• 365-day test for capital gains: Most Canadian tax treaties provide an exemption for capital gains realized by a resident of a treaty country on a disposition of shares (or other ownership interests) of an entity residing in the other treaty country, unless the value of the ownership interests is derived principally from immovable property situated in the other treaty country. The MLI change will deny the treaty benefit if the relevant value threshold is met at any time in the 365-day period preceding the disposition.
  • Dual residency rule: This change will apply to persons (other than individuals) that would otherwise be resident in both treaty countries. The treaty partners will determine the residence of such an entity by mutual agreement. If there is no agreement, the entity will not be entitled to treaty benefits (except as mutually agreed by the treaty partners). This is similar to the existing dual residence rules in many Canadian tax treaties.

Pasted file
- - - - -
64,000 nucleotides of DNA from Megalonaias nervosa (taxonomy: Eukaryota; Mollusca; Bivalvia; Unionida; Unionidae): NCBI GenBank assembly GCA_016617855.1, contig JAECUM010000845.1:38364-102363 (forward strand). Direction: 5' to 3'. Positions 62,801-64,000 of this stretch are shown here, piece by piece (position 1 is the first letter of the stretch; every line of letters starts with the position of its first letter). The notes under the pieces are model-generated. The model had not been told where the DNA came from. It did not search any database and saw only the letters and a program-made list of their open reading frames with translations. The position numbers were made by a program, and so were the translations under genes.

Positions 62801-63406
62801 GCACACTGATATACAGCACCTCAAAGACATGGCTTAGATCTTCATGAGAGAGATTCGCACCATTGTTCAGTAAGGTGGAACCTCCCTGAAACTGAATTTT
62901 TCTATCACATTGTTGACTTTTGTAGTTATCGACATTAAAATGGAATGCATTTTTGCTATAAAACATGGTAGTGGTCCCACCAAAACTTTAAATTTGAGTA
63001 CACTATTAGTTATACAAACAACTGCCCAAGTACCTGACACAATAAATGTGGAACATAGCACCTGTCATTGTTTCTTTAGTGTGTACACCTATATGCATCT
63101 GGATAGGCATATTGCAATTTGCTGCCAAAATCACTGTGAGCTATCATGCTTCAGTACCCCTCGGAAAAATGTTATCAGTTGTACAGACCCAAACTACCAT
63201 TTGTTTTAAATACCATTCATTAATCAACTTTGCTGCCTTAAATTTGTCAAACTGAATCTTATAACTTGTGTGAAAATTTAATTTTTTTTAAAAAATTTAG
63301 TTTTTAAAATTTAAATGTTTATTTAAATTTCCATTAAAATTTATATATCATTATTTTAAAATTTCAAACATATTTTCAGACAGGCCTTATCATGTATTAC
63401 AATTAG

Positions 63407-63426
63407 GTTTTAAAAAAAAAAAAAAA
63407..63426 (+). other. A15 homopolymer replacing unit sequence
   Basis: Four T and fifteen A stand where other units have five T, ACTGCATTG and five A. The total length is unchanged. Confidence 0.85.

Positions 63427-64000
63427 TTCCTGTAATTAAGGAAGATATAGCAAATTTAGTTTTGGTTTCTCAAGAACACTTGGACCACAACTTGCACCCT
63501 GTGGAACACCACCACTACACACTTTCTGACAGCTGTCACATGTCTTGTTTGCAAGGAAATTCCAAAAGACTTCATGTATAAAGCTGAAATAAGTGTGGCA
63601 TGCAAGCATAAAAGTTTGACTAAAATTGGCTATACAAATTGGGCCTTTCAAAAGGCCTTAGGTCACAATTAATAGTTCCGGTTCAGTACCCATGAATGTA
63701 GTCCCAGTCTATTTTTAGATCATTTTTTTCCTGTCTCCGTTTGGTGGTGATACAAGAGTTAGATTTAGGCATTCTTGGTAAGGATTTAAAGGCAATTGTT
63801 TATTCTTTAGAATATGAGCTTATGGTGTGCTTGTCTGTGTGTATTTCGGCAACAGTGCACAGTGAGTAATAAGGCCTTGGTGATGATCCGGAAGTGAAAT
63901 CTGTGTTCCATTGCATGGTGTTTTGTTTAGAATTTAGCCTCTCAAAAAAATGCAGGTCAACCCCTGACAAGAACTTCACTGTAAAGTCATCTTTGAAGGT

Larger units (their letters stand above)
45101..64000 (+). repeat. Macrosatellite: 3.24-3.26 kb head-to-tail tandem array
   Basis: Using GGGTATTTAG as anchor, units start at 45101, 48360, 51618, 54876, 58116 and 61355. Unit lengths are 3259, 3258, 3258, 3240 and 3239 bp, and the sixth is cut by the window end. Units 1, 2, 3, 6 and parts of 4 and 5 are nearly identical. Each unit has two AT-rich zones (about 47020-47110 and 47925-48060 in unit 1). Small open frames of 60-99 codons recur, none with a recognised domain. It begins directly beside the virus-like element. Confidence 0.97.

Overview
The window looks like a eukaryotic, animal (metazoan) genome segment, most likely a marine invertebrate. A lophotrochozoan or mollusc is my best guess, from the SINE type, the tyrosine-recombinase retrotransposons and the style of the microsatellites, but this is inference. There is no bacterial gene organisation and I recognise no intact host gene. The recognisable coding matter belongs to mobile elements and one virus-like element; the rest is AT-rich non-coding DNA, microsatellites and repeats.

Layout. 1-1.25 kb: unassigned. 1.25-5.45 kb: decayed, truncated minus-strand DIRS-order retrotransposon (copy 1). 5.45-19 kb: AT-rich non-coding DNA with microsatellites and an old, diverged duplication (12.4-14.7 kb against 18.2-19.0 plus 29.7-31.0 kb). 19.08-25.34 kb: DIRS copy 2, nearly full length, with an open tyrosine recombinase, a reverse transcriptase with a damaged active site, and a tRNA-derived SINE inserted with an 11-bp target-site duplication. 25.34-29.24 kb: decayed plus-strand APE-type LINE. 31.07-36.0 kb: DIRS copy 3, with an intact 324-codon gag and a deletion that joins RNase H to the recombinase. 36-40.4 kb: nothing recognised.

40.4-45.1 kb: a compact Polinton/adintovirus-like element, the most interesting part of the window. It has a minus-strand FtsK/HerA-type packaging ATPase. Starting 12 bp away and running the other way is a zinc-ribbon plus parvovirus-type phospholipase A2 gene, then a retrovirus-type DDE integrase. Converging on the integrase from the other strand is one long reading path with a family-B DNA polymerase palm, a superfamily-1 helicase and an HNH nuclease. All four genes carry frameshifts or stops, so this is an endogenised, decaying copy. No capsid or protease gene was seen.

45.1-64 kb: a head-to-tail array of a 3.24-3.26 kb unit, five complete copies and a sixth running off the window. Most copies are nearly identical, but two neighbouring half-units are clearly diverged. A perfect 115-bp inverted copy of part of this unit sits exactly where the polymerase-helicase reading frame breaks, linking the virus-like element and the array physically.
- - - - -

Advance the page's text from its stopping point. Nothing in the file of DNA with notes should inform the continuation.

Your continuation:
• Relief from double taxation: Tax treaties generally contain rules to prevent double taxation. In some cases, these rules require a particular treaty country to provide a tax exemption for income earned by its residents that is also subject to tax in the other treaty country (in contrast, Canada generally provides relief through a foreign tax credit). Canada will adopt MLI provisions that allow its treaty partners to move from an exemption system to a foreign tax credit system.

Canada also noted that it could adopt additional measures after ratification.

PwC Comments